GMAC, as the plaintiff, "bears the burden of demonstrating the existence of personal jurisdiction" over Canyonside. Waldock ex rel. John H. Waldock Trust v. M.J. Select Global, Ltd., No. 03 C 5293, 2004 WL 2278549, at *2 (N.D. Ill. Oct. 7, 2004) (citing Jennings v. AC Hydraulic A/S, 383 F.3d 546, 549 (7th Cir. 2004); RAR, Inc. v. Turner Diesel, Ltd., 107 F.3d 1272, 1276 (7th Cir. 1997)). "A plaintiff need only make a prima facie showing that jurisdiction over a defendant is proper." Budget Rent a Car Corp. v. Crescent Ace Hardware, No. 03 C 930, 2003 WL 21673932, at *2 (N.D. Ill. July 16, 2003) (citing Michael J. Neuman & Assoc., Ltd. v. Florabelle Flowers, Inc., 15 F.3d 721, 724-25 (7th Cir. 1994)). "The court may receive and consider affidavits from both parties" on the question of jurisdiction. Interlease Aviation Investors II v. Vanguard Airlines, Inc., 254 F. Supp. 2d 1028, 1031 (N.D. Ill. 2003) (citing Greenberg v. Miami Children's Hosp. Research Inst., Inc., 208 F. Supp. 2d 918, 922 (N.D. Ill. 2002)). The "court must also resolve all factual disputes in the plaintiff's favor and accept as true all uncontroverted allegations made by both plaintiffs and defendants." Softee Mfg., LLC v. Mazner, No. 03 C 3367, 2003 WL 23521295, at *2 (N.D. Ill. Dec. 18, 2003) (citing Saylor v. Dyniewski, 836 F.2d 341, 342 (7th Cir. 1988); Turnock v. Cope, 816 F.2d 332, 333 (7th Cir. 1987); Allman v. McGann, No. 02 C 7442, 2003 WL 1811531, at *2 (N.D. Ill. Apr. 4, 2003)).

  ANALYSIS

  A. Personal Jurisdiction

  "A Federal District Court in Illinois has personal jurisdiction over a party involved in a diversity action only if Illinois courts would have personal jurisdiction." Michael J. Neuman & Assocs., Ltd. v. Florabelle Flowers, Inc., 15 F.3d 721, 724 (7th Cir. 1994). "An Illinois state court has personal jurisdiction when the Illinois long-arm statute, the Illinois state constitution and the due process clause of the federal constitution authorize it." Joy v. Hay Group, Inc., No. 02 C 4989, 2003 WL 22118930, at *3 (N.D. Ill. Sept. 11, 2003) (citing Central States, Southeast and Southwest Areas Pension Fund v. Reimer Express World Corp., 230 F.3d 934, 939 (7th Cir. 2000); Quantum Color Graphics, LLC v. Fan Ass'n Event Photo GmhH, 185 F. Supp. 2d 897, 902 (N.D. Ill. 2002); Jones v. Sabis Educ. Sys., Inc., 52 F. Supp. 2d 868, 883 (N.D. Ill. 1999)).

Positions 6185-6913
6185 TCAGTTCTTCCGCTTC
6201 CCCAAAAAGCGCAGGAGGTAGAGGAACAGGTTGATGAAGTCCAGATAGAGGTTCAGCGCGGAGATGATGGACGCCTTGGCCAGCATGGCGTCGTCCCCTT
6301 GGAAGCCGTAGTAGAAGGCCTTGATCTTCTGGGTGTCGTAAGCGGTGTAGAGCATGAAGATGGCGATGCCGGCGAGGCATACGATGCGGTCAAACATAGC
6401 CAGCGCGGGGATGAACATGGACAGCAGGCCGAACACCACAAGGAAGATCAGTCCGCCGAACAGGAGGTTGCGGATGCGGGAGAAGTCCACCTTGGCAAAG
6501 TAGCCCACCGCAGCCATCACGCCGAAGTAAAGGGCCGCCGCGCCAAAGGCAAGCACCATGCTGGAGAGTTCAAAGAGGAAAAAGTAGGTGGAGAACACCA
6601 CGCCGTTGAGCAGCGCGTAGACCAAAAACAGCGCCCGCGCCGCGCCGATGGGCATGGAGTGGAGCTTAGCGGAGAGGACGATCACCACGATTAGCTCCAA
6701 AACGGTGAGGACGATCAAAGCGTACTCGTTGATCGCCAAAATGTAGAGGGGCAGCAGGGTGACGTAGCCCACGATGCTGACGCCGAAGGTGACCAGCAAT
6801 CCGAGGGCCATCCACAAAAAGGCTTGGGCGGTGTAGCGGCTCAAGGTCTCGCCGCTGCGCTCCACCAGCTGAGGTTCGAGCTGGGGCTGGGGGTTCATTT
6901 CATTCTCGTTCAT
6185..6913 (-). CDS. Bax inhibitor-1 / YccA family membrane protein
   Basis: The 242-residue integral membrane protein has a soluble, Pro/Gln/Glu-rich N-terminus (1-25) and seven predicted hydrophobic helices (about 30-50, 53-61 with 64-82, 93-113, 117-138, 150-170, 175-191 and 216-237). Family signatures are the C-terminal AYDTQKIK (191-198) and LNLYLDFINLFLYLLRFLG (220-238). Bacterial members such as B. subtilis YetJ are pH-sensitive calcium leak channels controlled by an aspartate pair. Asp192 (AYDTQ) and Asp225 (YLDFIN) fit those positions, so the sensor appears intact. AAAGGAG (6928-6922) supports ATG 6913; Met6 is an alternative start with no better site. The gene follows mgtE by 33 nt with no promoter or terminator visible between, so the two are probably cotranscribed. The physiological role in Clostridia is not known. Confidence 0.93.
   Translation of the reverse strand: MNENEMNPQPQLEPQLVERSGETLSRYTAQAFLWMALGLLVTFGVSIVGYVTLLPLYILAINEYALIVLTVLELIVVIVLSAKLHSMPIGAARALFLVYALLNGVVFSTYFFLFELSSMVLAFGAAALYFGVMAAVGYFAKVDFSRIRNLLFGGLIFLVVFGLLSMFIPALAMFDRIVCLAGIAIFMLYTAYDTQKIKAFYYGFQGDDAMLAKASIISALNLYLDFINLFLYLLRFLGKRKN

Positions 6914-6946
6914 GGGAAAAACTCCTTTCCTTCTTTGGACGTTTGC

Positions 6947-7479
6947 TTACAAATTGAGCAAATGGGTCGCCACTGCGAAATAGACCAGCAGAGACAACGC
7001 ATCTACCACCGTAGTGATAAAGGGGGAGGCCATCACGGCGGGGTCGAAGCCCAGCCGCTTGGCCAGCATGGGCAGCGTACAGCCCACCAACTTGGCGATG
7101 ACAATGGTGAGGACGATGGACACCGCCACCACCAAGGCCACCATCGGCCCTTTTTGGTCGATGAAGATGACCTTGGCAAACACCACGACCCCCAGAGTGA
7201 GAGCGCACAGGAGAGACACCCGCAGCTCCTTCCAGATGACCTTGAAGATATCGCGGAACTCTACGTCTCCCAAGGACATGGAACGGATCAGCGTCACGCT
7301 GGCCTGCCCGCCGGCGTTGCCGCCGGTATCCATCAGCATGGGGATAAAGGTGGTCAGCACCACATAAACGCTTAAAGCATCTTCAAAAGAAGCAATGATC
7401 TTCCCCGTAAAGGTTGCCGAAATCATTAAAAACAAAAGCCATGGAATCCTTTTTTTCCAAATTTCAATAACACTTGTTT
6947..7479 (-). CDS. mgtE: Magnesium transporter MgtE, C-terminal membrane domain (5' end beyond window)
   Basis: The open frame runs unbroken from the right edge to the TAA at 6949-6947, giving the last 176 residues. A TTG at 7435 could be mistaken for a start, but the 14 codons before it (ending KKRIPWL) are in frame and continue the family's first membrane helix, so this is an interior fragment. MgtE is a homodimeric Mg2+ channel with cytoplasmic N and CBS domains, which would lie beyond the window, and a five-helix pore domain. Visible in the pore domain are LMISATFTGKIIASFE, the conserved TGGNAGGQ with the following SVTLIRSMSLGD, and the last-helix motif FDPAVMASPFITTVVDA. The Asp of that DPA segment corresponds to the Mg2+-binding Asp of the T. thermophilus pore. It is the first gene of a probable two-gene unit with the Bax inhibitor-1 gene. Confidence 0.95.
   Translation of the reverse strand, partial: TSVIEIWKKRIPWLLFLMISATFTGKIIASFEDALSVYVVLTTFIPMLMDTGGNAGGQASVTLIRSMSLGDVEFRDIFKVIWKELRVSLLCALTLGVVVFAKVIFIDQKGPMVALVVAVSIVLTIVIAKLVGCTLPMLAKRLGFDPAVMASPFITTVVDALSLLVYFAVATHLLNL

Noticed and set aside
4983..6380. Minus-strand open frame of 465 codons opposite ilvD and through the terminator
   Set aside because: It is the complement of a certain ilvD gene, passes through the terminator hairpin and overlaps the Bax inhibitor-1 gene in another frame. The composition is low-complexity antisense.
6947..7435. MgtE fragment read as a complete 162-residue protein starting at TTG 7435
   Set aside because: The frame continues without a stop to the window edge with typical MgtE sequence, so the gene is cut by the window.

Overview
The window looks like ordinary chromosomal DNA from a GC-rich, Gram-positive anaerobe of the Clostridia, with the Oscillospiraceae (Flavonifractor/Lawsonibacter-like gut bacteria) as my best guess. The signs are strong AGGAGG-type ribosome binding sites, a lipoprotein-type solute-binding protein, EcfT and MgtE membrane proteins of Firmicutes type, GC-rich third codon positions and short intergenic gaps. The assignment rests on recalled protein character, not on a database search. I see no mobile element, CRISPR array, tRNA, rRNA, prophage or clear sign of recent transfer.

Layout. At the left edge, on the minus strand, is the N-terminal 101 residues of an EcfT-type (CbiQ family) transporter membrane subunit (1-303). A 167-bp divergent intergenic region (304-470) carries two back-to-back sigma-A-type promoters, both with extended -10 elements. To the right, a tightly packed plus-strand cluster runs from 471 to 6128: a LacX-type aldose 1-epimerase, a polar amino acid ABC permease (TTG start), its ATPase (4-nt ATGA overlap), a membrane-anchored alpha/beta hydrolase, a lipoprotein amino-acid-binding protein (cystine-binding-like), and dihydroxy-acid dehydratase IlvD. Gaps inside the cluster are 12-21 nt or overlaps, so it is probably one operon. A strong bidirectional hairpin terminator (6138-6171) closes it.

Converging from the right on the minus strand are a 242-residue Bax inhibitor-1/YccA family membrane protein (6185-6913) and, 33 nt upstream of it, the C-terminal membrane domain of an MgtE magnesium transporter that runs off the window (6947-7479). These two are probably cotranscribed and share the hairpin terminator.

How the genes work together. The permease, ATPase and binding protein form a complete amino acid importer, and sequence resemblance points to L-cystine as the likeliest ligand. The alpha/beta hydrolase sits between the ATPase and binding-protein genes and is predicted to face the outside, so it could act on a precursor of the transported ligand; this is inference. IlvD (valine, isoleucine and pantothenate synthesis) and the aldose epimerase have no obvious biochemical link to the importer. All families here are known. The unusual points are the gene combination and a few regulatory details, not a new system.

The "Illinois long-arm statute authorizes personal jurisdiction to the constitutional limits," so the analysis of the Illinois long-arm statute collapses into the constitutional analysis. Mitchell v. Shiffermiller, No. 03 C 4794, 2004 WL 178188, at *2 (N.D. Ill. Jan. 14, 2004) (citations omitted); see 735 ILCS 5/2-209(c) (proving the long-arm statute to assert jurisdiction to the constitutional limit). Furthermore, although the Illinois Supreme Court has made clear to note that the Illinois constitutional due process requirement is distinct from the federal requirement, see Rollins v. Ellwood, 565 N.E.2d 1302, 1316 (Ill. 1990), "the Seventh Circuit has suggested that since there is no operative difference between the limits imposed by the Illinois Constitution and the federal limitations on personal jurisdiction . . . the two constitutional analysis blend together." One Point Solutions, Inc. v. Webb et al., No. 04 C 3850, slip op. at 4-5 (N.D. Ill. Jan. 5, 2005) (citing Wasendorf v. DBH Brokerhaus AG, No. 04 C 1904, 2004 WL 2872763, at *2 (N.D. Ill. Dec. 13, 2004) (internal citations omitted)).

  Personal jurisdiction under the federal due process clause requires that "the defendants must have minimum contacts with the forum state such that the maintenance of the suit does not offend `traditional notions of fair play and substantial justice.'" Hyatt Int'l Corp. v. Coco, 302 F.3d 707, 716 (7th Cir. 2002) (quoting International Shoe Co. v. Washington, 326 U.S. 310, 316 (1945) (citations omitted)). Minimum contacts sufficient to support the exercise of personal jurisdiction is established when the defendants' contacts with the forum demonstrate that the "defendants purposefully avail themselves of the privileges of conducting activities within the forum state," Wasendorf, No. 04 C 1904, 2004 WL 2872763, at *3 (citing Hanson v. Denckla, 357 ...